Another thought I had on freedom, regarding this rapport between God and man… Speaking of God’s commands – we call them “commands” because on the one hand, they are the ultimate authority: it is God Himself Who speaks through them. On the other hand, if we actually lived according to that English saying I was mentioning earlier (“Your wish is my command”), our love could not but receive God’s smallest wish as a command.
When the angel comes to the Mother of God and tells her that “you will be the one who will bear the Son of God, Who will become the Son of Man, through you” (I’m paraphrasing, you know [the part in the New Testament] I mean), after she considers the angelic visit carefully, to determine whether it is truly an angel or a deception, and realizes it is an angel from God, she says: “Here is the handmaiden of God. May Your will be done”. Now, that is the reaction I am talking about: if the word is from God, if it is a godly word, then it is my command.
I would like to end this by pointing out another aspect related to what we call God’s commands. I have stated that God’s command is in fact a revelation of the godly life. As I was saying earlier, if God tells us: “See that you do not look down on one of these little ones”, it means that God Himself does not look down upon one; similarly, if God tells us: “Do not judge”, it means that He does not judge… Christ Himself tells us that somewhere: “I have not come to judge the world; I have come so that the world can save itself through Me”. At this point I feel like adding, in this philokalic spirit of God’s love: of course He can judge us. Yet God is not a judge as are the judges sitting in our earthly courts. In our prayers, we speak of the “un-bribable Judge” – that means that we cannot pay Him a bribe, because He knows everything and He can do everything; there is no way we can deceive Him.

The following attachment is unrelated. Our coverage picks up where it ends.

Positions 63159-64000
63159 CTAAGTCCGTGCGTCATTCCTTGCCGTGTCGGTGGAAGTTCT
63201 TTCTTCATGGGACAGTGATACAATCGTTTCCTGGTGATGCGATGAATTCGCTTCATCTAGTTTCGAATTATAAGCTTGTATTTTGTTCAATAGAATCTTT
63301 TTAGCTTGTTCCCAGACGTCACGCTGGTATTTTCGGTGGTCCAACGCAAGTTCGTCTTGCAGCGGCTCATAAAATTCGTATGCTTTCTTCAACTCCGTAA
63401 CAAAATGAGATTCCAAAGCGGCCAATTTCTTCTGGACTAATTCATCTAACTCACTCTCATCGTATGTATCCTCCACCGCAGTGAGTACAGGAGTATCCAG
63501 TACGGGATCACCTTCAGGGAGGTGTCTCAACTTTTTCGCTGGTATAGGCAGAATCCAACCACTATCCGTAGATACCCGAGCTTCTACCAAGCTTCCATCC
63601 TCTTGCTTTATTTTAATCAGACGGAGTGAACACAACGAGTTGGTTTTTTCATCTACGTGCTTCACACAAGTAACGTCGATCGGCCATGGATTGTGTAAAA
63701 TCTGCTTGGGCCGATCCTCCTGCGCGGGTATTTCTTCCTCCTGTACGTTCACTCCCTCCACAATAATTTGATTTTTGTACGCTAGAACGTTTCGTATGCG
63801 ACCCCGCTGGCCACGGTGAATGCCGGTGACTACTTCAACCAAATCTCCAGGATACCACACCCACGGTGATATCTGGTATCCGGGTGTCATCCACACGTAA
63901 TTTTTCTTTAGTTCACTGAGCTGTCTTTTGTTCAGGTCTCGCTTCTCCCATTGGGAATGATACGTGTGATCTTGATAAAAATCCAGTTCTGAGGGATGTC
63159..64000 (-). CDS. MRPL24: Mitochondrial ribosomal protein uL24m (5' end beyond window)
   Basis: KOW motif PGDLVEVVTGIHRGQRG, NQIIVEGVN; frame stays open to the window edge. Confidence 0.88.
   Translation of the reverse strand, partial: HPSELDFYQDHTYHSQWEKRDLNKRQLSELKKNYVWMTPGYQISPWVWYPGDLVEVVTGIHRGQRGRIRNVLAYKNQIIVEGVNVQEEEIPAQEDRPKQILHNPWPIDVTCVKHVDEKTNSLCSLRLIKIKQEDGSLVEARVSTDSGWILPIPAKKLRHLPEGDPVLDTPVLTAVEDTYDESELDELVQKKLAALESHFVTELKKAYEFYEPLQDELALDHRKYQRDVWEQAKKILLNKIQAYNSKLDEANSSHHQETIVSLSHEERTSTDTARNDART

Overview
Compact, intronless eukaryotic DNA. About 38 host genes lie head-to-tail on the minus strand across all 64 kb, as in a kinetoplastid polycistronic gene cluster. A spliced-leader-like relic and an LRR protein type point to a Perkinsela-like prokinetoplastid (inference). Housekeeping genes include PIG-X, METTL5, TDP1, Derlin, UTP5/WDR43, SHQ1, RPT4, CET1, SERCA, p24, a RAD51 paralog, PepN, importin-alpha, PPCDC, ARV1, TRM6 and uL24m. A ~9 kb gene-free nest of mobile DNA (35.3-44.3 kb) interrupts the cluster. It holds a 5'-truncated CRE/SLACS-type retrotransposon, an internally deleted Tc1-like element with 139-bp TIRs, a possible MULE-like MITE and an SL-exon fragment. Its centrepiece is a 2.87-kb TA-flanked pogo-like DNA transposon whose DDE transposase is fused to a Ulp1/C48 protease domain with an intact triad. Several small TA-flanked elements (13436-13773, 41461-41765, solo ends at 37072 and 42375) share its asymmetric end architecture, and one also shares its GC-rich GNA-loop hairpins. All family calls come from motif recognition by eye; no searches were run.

Dear brothers and sisters, let us not be fooled… the “bribe” has already been paid. The “bribe” is the Judge; His Blood is the bribe with which He “deceives” Himself into saving us, due to His great love, in spite of it all.